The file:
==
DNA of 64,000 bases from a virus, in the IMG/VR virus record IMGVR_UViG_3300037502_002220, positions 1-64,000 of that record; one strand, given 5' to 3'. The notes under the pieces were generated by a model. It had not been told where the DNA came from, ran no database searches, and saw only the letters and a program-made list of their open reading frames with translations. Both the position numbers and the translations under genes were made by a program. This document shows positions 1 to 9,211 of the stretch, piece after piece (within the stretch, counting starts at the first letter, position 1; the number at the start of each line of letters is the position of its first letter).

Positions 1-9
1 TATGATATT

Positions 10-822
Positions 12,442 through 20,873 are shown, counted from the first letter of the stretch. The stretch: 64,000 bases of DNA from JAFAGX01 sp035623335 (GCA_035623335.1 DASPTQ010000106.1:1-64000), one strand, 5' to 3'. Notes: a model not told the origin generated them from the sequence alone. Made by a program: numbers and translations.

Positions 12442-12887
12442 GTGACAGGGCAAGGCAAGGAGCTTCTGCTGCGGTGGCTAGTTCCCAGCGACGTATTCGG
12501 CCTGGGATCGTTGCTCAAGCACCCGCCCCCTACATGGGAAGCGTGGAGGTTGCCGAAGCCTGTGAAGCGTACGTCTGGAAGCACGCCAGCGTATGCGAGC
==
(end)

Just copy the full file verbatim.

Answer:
DNA of 64,000 bases from a virus, in the IMG/VR virus record IMGVR_UViG_3300037502_002220, positions 1-64,000 of that record; one strand, given 5' to 3'. The notes under the pieces were generated by a model. It had not been told where the DNA came from, ran no database searches, and saw only the letters and a program-made list of their open reading frames with translations. Both the position numbers and the translations under genes were made by a program. This document shows positions 1 to 9,211 of the stretch, piece after piece (within the stretch, counting starts at the first letter, position 1; the number at the start of each line of letters is the position of its first letter).

Positions 1-9
1 TATGATATT

Positions 10-822
Positions 12,442 through 20,873 are shown, counted from the first letter of the stretch. The stretch: 64,000 bases of DNA from JAFAGX01 sp035623335 (GCA_035623335.1 DASPTQ010000106.1:1-64000), one strand, 5' to 3'. Notes: a model not told the origin generated them from the sequence alone. Made by a program: numbers and translations.

Positions 12442-12887
12442 GTGACAGGGCAAGGCAAGGAGCTTCTGCTGCGGTGGCTAGTTCCCAGCGACGTATTCGG
12501 CCTGGGATCGTTGCTCAAGCACCCGCCCCCTACATGGGAAGCGTGGAGGTTGCCGAAGCCTGTGAAGCGTACGTCTGGAAGCACGCCAGCGTATGCGAGC